Mosquito Control Use Chicken And Fish To Combat Mosquitos
With more than 200 confirmed travel-related Zika virus cases throughout Florida, Pinellas County Mosquito Control is utilizing various tools to combat mosquitoes and the diseases they carry.
In eight locations across Pinellas County, there are a total of 56 sentinel chickens. Their job is to alert Mosquito Control officials to viruses present in various areas.
Last year, 53 chickens tested positive for the West Nile Virus. The areas affected were treated and there was only one person diagnosed with the virus.
The chickens are susceptible to West Nile Virus, Eastern Equine Encephalitis and St. Louis Encephalitis. This year there has been no activity in the sentinel chicken population so far.
There have been six confirmed cases of people with the Zika virus in Pinellas County.
These cases are considered “imported” by Mosquito Control, meaning they did not originate or get spread by a mosquito in Florida.
Rob Krueger is an entomology and education support specialist for the Pinellas County Mosquito Control. He says that the primary practice in the fight against mosquitoes is for residents to dump out shallow and stagnant water.
“Drain those containers, tell your neighbors to drain those containers,” he said. “If there are no mosquitoes, we don’t get bit.”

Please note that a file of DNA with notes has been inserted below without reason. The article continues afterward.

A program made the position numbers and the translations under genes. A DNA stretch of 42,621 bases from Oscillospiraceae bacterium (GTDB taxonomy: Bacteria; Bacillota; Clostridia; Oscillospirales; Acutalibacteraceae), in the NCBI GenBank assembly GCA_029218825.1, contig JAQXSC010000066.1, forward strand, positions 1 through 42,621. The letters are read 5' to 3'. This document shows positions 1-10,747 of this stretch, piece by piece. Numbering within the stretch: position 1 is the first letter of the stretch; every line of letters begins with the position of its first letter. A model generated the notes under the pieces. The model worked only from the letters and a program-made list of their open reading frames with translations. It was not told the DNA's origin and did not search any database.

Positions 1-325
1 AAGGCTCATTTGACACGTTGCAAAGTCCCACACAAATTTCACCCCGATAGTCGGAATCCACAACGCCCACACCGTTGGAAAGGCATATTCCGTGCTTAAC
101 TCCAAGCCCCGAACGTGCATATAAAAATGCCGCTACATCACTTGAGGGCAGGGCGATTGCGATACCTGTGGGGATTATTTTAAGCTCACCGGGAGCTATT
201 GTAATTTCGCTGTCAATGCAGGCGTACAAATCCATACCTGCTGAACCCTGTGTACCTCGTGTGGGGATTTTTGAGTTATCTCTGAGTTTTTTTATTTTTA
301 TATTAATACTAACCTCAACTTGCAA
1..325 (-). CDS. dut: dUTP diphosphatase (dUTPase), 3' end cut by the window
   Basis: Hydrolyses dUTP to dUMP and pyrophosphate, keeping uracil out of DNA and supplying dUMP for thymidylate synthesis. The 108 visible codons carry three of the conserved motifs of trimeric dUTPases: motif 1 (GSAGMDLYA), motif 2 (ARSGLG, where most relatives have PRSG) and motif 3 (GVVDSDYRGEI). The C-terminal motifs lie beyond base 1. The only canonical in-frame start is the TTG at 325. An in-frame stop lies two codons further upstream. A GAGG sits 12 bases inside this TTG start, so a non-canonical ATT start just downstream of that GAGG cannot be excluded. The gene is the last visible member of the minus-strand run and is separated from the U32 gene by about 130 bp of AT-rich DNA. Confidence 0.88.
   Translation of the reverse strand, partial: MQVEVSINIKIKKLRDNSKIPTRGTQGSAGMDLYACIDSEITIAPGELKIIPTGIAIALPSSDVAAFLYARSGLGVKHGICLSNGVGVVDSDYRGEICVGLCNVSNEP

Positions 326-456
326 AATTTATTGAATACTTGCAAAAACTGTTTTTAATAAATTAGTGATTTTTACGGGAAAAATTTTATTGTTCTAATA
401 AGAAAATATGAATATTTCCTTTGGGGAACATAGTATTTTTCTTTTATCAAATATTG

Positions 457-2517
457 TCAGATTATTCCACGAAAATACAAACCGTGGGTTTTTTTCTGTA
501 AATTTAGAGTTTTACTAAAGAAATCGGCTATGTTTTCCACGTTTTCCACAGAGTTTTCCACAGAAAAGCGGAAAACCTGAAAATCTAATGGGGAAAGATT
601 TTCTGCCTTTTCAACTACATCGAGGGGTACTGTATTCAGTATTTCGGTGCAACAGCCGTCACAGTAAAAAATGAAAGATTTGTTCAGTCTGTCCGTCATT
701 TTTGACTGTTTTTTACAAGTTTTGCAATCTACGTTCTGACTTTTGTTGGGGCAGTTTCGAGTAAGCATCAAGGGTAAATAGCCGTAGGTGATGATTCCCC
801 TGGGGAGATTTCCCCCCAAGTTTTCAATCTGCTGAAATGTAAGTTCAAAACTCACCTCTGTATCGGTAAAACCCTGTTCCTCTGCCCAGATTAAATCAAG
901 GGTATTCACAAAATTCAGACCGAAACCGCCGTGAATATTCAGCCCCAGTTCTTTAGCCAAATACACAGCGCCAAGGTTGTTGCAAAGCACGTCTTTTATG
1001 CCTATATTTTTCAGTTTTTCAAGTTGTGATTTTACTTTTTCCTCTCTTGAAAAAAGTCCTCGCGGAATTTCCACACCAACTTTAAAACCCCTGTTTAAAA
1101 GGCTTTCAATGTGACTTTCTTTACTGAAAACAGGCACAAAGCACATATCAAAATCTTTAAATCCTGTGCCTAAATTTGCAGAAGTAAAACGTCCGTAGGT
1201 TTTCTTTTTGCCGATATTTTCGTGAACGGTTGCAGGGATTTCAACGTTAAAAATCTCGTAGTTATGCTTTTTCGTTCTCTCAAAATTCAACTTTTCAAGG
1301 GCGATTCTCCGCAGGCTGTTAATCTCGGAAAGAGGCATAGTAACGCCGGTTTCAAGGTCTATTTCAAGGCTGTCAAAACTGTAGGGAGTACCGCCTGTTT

Krueger said that Mosquito Control also provides a call-in line for residents and the county responds within two days.
There are eight fogging trucks and 12 spray techs who respond to those calls. They will provide different services, including treating the area with larvicide, searching for mosquito breeding grounds and using environmentally safe options like mosquitofish.
Mosquitofish, real name Gambusia Halibrook, is a popular option.
“We like using them because they are actually an endemic species to our ecosystem anyway,” Krueger said. “So even if they were to get out into some of our major environmental areas, nothing would actually become a problem that way, as far as invasive species.”
Mosquito Control can drop off mosquitofish into pools that have been left unfiltered and without chlorine. The fish are sustainable, monitoring their own population according to food source, and keep the area almost completely mosquito free, said Krueger.
This year the cases for Zika are expected to rise. Krueger dismissed products like citronella candles, ultrasonic devices and smartphone apps, saying that they do not help families stay safe.
He said that instead, people should treat areas that frequently collect water with products containing B.T.I. (Bacillus thuringiensis israelensis), which can be found in most home improvement stores.